The box includes an instruction manual and five unnumbered bags of bricks. You also get a small sticker sheet and the translucent plastic sheet to punch out the part that makes up the Cobra’s hood. The minifigs include a Mummy High Priest, [Seems to be officially called a Snake Charmer. Just sayin’ is all. -FF] the third new hero in the series, Helena Tova, and the same Jack Raines figure that came with the Scarab Attack set. You also get a jeep and the Cobra and his temple base. Let’s start with the minifigs.

There’s not much point looking at Jack again, as we already saw this figure in the first set. While I can appreciate having a spare to display with this set, it’s still kind of a bummer getting a duplicate figure in a set that cost me thrity bones. Helena, on the other hand is new, and she’s very cool. She has printing on the front and back of her shirt as well as two expressions on her face and a satchel. The heroes come with two pistols, a rifle, a bundle of dynamite and a shovel. The dynamite and rifle are the same pieces that were released in previous PQ sets. The Mummy Priest is the same body and head as the regular Mummy Warriors, but he has a new headdress and comes with two snakes. Why’d it have to be snakes? Oops, wrong series.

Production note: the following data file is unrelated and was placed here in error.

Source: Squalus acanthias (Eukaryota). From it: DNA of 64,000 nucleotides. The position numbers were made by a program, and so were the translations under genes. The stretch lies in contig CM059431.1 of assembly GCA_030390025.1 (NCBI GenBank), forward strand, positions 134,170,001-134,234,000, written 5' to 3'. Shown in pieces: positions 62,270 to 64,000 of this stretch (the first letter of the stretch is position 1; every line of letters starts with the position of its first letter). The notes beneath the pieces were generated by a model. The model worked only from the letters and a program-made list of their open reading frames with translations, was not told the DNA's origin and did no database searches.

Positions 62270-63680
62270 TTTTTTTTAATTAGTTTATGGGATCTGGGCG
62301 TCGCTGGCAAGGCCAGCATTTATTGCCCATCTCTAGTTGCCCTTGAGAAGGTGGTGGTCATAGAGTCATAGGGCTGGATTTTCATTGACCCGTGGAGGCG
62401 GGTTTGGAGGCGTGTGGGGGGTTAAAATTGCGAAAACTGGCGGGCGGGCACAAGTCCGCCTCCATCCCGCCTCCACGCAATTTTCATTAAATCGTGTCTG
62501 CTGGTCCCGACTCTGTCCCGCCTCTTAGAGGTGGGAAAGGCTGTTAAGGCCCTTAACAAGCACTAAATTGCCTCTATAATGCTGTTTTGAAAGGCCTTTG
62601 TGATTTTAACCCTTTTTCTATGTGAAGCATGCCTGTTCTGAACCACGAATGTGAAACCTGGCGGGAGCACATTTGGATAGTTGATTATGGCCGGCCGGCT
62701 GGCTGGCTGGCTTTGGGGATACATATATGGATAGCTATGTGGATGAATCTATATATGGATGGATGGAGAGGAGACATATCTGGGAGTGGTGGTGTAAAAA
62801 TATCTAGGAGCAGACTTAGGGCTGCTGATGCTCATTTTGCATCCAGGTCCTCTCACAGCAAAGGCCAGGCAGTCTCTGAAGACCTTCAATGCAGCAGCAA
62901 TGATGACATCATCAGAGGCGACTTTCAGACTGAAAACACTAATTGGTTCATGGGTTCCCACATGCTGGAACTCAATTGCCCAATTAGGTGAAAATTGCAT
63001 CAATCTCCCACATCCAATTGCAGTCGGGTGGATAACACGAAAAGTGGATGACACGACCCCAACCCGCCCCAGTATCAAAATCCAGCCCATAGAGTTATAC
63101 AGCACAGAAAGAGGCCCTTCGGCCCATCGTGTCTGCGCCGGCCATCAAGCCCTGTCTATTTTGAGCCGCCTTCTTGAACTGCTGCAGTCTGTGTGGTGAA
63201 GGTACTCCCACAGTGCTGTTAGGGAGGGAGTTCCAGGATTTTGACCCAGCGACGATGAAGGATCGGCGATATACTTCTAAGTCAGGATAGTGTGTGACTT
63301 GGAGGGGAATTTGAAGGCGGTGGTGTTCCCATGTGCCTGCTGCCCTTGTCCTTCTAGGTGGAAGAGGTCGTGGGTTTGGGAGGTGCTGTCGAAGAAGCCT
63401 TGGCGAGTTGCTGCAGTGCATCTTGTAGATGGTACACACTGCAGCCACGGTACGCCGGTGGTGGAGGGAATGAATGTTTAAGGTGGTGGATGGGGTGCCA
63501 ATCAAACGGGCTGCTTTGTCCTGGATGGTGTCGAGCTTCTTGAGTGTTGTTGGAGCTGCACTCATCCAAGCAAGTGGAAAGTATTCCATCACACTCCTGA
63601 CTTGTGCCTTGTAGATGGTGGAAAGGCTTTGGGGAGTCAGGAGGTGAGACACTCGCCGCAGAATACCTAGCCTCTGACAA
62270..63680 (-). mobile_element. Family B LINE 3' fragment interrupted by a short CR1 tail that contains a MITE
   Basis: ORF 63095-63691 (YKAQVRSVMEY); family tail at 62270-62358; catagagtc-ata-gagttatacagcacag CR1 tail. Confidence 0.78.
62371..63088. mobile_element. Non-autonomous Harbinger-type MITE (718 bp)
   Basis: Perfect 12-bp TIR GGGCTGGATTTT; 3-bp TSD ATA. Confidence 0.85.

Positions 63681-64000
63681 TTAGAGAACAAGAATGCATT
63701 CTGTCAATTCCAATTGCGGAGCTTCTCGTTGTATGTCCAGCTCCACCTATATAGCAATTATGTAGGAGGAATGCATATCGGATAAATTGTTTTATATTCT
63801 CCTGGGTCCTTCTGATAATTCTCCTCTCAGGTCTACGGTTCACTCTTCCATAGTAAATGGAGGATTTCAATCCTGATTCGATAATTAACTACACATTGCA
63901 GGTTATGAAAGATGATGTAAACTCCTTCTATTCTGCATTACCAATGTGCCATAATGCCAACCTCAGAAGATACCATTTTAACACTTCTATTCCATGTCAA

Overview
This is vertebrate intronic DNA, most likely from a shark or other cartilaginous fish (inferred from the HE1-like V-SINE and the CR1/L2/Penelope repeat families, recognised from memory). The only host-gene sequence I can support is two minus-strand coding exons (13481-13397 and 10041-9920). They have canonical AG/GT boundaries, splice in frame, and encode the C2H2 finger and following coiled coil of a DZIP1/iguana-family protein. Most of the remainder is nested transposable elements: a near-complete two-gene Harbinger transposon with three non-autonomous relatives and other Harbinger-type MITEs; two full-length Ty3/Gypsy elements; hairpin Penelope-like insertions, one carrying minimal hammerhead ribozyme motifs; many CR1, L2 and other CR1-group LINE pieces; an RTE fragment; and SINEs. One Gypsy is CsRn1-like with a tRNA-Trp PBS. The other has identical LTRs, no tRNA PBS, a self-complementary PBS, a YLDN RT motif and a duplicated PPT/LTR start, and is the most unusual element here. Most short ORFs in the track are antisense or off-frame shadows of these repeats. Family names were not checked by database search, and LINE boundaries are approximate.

The jeep is very cool and it was almost as satisfying a build as the biplane from the last set we looked at. It can comfortably fit three minifigs, two seated in the front and one standing in the back. It also has clips on each side for the rifle and shovel, or whatever else you want to put in there.

The Cobra statue and temple represent most of the building here and while it is true that the Cobra consists of building the same two components over and over again, I didn’t seem to mind it so much while I was doing it. The Cobra is designed to coil around and attach to the temple, but it can be removed and thanks to what I believe are some Bionicle ball joints, it has a nice amount of articulation for when it comes to life to protect the scarab shield. It’s mouth also opens and closes. I do think the use of the plastic sheet for the Cobra’s hood is a bit of a cheat, but it looks good, and I can’t see any way round it. The temple has a platform for the Mummy Priest to stand so he can chuck snakes at the heroes.

I bought this set expecting to be disappointed. Yeah, sounds crazy, huh? But I wasn’t at all. It was still fun to build, even though it didn’t take me much longer than the last set, and the end result is great looking. I’m really happy with the way the Cobra looks on the shelf coiled around the altar. I still wish a unique version of Jack could have been included, and it’s the first set where the price, in this case $30, started to feel like a bit of a reach, but apart from that this is a pretty solid set in the Pharaoh’s Quest.

Lego Pharaoh’s Quest: Flying Mummy Attack (#7307)